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Met teams with Facebook to prevent streaming terror

19 September 2019

THE MET is taking part in a cutting-edge project that aims to prevent live streaming of terrorist and firearms attacks across the world.

From October this year, the Met will provide Facebook with video footage of training by its Firearms Command, from the perspective of the officers, to help the company develop technology that identifies when someone is live streaming footage of a firearms attack.

Such technology could help Facebook notify the police of an attack early on and prevent the live streaming of such atrocities on the social media platform.

The footage will be captured on body cameras attached to firearms officers as they carry out their regular training, then shared with Facebook. 

The footage will also be provided to the Home Office, so that it can be shared with other technology companies to develop similar technology to stop the live streaming of firearms attacks elsewhere online.

Officers from the Met's world-renowned Firearms Command regularly train in how to respond to a wide variety of scenarios, from terrorist incidents to hostage situations, on land, public transport and water, so the footage they provide will show a “shooter” perspective in a broad range of situations. 

This varied imagery – combined with video from law enforcement in the United States – will help Facebook gather the volume of footage needed so their artificial intelligence technology can learn to identify live footage of an attack, and subsequently remove it.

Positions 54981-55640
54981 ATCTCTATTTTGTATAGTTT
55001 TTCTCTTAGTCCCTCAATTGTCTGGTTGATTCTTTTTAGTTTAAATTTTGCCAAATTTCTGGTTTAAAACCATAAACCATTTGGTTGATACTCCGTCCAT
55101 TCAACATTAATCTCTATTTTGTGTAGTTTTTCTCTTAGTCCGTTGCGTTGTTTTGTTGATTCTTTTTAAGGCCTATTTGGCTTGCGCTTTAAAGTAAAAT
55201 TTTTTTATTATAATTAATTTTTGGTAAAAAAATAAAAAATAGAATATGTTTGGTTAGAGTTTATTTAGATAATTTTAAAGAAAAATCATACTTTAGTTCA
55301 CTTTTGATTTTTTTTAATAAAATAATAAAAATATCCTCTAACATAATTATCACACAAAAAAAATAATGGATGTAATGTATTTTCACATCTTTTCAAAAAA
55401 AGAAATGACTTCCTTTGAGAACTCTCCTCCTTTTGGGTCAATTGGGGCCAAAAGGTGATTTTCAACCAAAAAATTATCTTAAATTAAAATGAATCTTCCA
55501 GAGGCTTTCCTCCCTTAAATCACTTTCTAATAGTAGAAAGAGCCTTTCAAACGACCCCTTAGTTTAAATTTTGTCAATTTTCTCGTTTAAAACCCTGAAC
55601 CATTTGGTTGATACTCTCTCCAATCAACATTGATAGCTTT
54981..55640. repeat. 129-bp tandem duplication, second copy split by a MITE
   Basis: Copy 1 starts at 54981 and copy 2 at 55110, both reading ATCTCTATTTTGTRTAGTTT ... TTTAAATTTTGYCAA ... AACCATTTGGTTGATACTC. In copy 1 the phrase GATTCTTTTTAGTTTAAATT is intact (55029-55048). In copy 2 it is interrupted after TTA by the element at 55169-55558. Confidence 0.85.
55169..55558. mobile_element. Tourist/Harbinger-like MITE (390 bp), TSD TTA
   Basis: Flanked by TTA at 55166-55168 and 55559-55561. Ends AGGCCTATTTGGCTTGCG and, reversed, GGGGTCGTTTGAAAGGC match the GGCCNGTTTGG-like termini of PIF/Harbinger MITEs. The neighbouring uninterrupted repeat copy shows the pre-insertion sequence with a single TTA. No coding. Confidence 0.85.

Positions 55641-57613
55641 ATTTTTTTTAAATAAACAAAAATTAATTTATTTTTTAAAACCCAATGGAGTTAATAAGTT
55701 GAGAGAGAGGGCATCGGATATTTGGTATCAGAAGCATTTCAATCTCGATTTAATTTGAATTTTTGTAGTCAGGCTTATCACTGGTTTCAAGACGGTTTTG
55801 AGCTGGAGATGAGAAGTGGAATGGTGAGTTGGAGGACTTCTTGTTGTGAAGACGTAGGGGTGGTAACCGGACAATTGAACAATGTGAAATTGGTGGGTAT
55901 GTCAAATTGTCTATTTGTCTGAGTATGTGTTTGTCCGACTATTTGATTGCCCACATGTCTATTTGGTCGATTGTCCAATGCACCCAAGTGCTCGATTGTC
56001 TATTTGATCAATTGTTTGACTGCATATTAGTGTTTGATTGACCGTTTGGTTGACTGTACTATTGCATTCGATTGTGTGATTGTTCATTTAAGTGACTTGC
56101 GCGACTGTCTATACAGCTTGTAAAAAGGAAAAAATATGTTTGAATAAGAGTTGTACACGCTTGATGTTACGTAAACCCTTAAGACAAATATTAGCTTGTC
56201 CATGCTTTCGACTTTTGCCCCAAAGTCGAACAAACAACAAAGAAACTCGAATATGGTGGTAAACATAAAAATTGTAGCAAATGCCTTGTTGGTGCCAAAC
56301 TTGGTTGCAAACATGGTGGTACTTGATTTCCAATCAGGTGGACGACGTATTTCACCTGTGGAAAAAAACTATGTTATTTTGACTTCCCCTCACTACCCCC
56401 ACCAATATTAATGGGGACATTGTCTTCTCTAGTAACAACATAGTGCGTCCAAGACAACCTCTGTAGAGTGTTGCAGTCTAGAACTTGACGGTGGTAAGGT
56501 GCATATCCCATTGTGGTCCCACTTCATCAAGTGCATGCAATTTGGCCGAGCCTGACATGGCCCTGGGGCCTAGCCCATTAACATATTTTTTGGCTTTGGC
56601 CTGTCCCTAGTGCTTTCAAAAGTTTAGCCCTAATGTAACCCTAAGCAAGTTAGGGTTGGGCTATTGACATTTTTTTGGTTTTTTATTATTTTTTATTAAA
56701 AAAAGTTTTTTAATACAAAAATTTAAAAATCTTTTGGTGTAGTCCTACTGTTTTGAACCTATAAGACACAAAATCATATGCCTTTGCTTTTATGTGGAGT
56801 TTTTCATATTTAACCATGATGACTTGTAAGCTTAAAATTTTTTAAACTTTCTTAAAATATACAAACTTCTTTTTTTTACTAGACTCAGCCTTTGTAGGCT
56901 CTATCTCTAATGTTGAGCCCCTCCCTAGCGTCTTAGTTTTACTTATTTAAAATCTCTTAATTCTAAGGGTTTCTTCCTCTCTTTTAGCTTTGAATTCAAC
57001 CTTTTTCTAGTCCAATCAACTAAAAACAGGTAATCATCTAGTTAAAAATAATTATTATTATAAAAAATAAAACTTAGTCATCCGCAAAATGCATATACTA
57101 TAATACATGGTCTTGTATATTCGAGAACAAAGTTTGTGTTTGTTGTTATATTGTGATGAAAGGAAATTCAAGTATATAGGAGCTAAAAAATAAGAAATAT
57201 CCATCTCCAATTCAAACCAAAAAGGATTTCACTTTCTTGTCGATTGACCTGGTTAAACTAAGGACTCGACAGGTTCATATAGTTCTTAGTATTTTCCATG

The Met became involved in the project as a direct result of the national Counter Terrorism Internet Referral Unit’s (CTIRU) long-standing relationship with Facebook. This national team based within the Met Police - the first of its kind globally - works with service providers and social media companies like Facebook to ensure the removal of harmful terrorist material from online. The CTIRU actively assists hundreds of national counter terrorism investigations, identifying specific UK-based threats and then supporting investigations into the individuals or networks behind them.

As a result, Facebook reached out to the Met Police when seeking assistance with the idea.

Speaking about the project, the UK’s top-ranking counter terrorism police officer, assistant commissioner for specialist operations, Neil Basu, said, “Since the CTIRU launched almost ten years ago, it’s been at the forefront in terms of working with internet service providers and social media companies to tackle terrorism online. 

“As a result of the unit’s relationship with Facebook, coupled with the world-renowned expertise of the Met Police Firearms Command, the Met has been invited to take part in this innovative project.

“The technology Facebook is seeking to create could help identify firearms attacks in their early stages and potentially assist police across the world in their response to such incidents.

“Technology that automatically stops live streaming of attacks once identified, would also significantly help prevent the glorification of such acts and the promotion of the toxic ideologies that drive them.

“We welcome such efforts to prevent terrorism and its glorification and are happy to help develop this technology.”

Stephanie McCourt, Facebook’s law enforcement outreach lead (UK) said, “Facebook’s work tackling threats from terrorism and extremism never stops. We invest heavily in people and technology to keep people safe on our platforms. But we can’t do it alone. This partnership with the Met Police will help train our AI systems with the volume of data needed to identify these incidents. And we will remain committed to improving our detection abilities and keeping harmful content off Facebook.”